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THE WINDOW 123out (she glanced at the window with its ripple of re-flected lights) in the face of the flowing, the fleeting,the spectral, like a ruby; so that again to-night shehad the feeling she had had once to-day already, ofpeace, of rest. Of such moments, she thought, thething is made that remains for ever after. Thiswould remain.

‘Yes,’ she assured William Bankes, ‘there is plentyfor everybody.'‘Andrew,' she said, ‘hold your plate lower, or Ishall spill it.’ (The Bœuf en Daube was a perfecttriumph.) Here, she felt, putting the spoon down,was the still space that lies about the heart of things,where one could move or rest; could wait now (theywere all helped) listening; could then, like a hawkwhich lapses suddenly from its high station, flauntand sink on laughter easily, resting her whole weightupon what at the other end of the table her husbandwas saying about the square root of one thousandtwo hundred and fifty-three, which happened to bethe number on his railway ticket.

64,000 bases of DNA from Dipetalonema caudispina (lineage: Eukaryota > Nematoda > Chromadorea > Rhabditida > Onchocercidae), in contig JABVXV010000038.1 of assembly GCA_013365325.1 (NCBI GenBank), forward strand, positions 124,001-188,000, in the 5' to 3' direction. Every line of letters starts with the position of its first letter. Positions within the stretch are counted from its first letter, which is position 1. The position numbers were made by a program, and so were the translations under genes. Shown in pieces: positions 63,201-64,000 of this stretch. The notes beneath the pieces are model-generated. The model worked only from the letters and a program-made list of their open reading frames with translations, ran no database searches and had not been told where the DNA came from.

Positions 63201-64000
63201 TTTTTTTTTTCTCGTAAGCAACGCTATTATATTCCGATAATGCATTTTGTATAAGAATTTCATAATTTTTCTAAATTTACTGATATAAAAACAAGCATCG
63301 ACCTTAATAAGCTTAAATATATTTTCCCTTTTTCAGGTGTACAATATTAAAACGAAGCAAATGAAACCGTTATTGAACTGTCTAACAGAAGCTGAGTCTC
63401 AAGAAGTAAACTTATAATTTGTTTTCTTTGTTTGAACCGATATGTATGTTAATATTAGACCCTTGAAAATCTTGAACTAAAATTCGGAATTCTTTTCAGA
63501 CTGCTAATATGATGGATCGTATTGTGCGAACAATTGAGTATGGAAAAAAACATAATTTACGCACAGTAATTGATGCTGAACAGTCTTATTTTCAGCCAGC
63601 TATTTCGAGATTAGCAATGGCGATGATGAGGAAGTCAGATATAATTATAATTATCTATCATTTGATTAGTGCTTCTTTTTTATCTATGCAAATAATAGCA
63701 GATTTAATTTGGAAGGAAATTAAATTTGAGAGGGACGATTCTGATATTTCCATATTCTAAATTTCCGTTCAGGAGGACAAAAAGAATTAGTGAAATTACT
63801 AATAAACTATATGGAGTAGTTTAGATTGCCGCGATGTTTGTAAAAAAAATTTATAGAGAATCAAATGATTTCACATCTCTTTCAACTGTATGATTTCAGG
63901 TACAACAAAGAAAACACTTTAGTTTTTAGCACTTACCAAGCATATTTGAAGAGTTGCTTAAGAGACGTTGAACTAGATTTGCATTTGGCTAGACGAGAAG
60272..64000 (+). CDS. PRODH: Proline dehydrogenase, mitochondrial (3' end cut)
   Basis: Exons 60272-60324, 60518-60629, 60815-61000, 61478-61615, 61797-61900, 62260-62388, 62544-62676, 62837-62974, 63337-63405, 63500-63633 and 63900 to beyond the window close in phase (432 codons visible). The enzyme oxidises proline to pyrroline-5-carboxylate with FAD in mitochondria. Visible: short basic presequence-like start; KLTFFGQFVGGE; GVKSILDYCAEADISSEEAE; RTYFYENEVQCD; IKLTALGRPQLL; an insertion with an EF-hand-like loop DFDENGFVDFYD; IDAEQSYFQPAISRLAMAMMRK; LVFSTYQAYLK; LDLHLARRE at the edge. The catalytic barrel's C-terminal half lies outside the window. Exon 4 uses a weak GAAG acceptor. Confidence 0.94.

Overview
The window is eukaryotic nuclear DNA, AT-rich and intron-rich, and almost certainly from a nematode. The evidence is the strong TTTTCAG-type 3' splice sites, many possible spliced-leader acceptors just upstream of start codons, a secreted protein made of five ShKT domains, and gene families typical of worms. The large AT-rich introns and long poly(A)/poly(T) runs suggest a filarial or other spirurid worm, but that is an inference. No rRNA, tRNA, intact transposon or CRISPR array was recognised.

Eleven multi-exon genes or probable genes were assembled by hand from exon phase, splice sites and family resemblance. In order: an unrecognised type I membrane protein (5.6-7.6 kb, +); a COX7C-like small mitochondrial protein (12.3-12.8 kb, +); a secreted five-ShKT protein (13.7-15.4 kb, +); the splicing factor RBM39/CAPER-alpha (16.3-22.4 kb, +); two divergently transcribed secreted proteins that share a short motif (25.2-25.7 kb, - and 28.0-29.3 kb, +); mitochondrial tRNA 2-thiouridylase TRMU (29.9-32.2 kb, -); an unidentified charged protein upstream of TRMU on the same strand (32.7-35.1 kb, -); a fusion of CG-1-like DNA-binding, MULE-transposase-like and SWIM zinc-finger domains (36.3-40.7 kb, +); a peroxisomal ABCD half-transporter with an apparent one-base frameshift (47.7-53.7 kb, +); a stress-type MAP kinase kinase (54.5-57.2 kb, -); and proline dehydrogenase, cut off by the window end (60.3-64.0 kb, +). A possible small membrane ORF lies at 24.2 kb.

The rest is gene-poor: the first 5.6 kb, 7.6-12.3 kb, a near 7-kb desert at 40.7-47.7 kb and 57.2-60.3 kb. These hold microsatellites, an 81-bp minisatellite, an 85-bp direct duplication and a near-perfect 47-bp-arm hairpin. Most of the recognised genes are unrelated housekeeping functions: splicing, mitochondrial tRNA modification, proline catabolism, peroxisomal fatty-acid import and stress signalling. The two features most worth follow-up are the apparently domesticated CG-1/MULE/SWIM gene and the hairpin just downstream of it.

What did it all mean? To this day she had no

notion. A square root? What was that? Her

sons knew. She leant on them; on cubes and square

roots; that was what they were talking about now;on Voltaire and Madame de Staël; on the characterof Napoleon; on the French system of land tenure;

on Lord Rosebery; on Creevey’s Memoirs: she let it

uphold her and sustain her, this admirable fabric of

the masculine intelligence, which ran up and down,crossed this way and that, like iron girders spanningthe swaying fabric, upholding the world, so that shecould trust herself to it utterly, even shut her eyes,